Newspaper Obituaries Aren’t Hot News–Scranton Times v. Wilkes-Barre Publishing

By Eric Goldman

The Scranton Times, LP v. Wilkes-Barre Publishing Co., 3:08-cv-02135-ARC (M.D. Pa. March 6, 2009)

Oh man, how bad is it in the newspaper business? Rather than investing in building new and sustainable business models and relationships with their subscribers, newspapers are like dinosaurs trying to eat each other while the temperature rises. However, instead of eating each other, the dinosaurs are suing each other, squandering their valuable capital on low-merit newspaper v. newspaper lawsuits, such as the GateHouse v. NYT lawsuit over the republication of headlines.

Today’s lawsuit is even more scoffable. The Scranton Times is suing the Wilkes-Barre newspaper for republishing obituary notices in its Scranton edition that were initially published in the Scranton Times. But the Scranton Times has a problem–funeral homes typically write and submit the obituary notices, so the Scranton Times has no copyright interest in the notices. Undeterred, the Scranton Times sued the Wilkes-Barre paper for a bunch of junky unfair competition-style claims in Pennsylvania state court.

This ruling deals with the Wilkes-Barre defendant trying to remove the case to federal court by showing that there is a federal question of whether the junky claims are preempted by federal copyright law.

The most interesting discussion relates to the hot news misappropriation doctrine. I just discussed the doctrine last month in the AP v. All Headlines News case, where the SDNY said that the AP’s hot news claim against an online aggregator/syndicator survived a motion to dismiss. I’ve seen some breathy law firm announcements that this ruling revitalized the hot news doctrine, but not so fast, guys. Here, the court says that the obituary notices fail to qualify as hot news, and therefore the misappropriation claim is preempted by copyright law.

In particular, the court says that obituary notices can qualify as time-sensitive information, such as timing of memorial services. Further, even though the newspaper doesn’t write the obituary notices, the court says that the newspaper bore all of the costs of collecting and distributing the notices, and the rival paper free-rode on those investments. However, the court said that the Scranton Times had failed to show that the free-riding would threaten the Scranton Times’ publication of obituary notices. Thus, the hot news claim failed.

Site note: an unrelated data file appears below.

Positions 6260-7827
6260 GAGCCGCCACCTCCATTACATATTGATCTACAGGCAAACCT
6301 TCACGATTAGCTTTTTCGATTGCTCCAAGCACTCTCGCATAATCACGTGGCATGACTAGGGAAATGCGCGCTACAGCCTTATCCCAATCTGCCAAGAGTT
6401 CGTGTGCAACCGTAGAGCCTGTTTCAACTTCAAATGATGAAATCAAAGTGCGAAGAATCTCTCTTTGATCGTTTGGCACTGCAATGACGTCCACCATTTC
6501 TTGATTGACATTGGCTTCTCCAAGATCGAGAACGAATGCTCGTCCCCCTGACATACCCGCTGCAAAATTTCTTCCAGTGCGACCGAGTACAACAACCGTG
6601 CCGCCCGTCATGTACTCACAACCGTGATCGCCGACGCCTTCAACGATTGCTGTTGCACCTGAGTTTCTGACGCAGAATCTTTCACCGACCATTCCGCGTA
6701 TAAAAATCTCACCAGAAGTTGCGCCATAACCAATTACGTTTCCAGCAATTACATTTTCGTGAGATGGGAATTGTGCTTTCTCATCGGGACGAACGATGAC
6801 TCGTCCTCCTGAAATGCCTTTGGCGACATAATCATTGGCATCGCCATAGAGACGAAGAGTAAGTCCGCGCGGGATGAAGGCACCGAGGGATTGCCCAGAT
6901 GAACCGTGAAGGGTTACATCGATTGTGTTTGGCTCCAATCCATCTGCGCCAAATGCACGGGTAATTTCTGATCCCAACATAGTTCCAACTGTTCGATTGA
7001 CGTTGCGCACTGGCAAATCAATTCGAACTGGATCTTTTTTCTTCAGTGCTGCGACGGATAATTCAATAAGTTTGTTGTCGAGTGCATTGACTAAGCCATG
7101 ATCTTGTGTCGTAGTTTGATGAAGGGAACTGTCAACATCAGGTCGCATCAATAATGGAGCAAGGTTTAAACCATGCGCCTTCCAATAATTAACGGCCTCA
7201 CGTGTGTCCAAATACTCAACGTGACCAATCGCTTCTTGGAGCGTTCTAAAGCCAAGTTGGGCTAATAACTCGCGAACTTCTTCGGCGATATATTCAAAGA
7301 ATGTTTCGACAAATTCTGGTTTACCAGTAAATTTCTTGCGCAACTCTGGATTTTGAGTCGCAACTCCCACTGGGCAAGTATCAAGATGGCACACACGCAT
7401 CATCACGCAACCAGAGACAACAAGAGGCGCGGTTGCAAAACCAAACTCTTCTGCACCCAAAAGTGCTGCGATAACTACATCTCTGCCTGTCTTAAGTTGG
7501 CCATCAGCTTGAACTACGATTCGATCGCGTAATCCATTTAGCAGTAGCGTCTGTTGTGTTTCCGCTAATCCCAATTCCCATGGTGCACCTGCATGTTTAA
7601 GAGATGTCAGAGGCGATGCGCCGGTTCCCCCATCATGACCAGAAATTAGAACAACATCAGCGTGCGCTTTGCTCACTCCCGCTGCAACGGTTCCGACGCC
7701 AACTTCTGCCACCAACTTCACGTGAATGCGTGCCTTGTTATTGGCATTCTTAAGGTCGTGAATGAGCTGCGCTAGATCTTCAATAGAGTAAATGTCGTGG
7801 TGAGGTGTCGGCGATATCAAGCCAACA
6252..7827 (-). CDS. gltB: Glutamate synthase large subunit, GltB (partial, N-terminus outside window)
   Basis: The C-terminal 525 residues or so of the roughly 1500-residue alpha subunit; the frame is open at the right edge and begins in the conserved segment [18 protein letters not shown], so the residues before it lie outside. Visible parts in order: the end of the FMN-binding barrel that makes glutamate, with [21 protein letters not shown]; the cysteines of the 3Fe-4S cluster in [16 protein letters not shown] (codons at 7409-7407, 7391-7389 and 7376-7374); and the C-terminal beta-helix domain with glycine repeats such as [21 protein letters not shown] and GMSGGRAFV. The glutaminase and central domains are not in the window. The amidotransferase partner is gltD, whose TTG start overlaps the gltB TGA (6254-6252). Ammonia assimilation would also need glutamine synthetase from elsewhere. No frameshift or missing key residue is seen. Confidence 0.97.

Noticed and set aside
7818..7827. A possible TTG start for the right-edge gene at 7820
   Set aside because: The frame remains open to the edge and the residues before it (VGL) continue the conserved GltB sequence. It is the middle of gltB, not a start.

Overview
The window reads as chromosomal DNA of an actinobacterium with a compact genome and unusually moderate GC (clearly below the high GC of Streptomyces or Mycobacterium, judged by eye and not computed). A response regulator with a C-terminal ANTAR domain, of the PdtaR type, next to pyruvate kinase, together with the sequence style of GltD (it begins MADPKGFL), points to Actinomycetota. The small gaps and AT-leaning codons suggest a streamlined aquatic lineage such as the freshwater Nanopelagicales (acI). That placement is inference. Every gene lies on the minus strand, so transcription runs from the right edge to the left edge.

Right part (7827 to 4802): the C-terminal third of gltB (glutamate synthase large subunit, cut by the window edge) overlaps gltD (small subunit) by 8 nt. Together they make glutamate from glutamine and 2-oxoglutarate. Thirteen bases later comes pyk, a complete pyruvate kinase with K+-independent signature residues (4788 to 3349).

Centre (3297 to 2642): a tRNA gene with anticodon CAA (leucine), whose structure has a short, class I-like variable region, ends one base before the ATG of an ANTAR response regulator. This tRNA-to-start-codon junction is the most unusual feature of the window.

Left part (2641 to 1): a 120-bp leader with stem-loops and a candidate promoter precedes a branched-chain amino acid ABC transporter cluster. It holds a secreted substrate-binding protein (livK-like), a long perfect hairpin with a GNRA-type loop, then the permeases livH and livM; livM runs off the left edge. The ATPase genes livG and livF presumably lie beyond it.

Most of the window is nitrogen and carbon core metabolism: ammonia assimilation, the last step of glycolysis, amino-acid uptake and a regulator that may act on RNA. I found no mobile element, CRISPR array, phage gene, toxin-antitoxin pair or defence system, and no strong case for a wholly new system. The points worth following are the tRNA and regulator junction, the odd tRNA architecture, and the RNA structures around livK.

The court looks at the copyright preemption of other junky unfair competition claims, holding that the unfair competition claim was really a reverse passing off claim, which was preempted, as was the tortious interference and unjust enrichment claims. Oddly, the court said that the conversion claim wasn’t preempted by copyright law, even though the only “converted” assets would be copyrighted intangible material (the obituary notices).

So a few of the junky claims survive the copyright preemption analysis, but there isn’t much hope for this lawsuit. Then again, unless the Scranton Times realizes that fighting a rear-guard action against its competition does nothing to improve its future business prospects in a market disintegrating around it, there isn’t much hope for the paper either.

HT: Tom O’Toole

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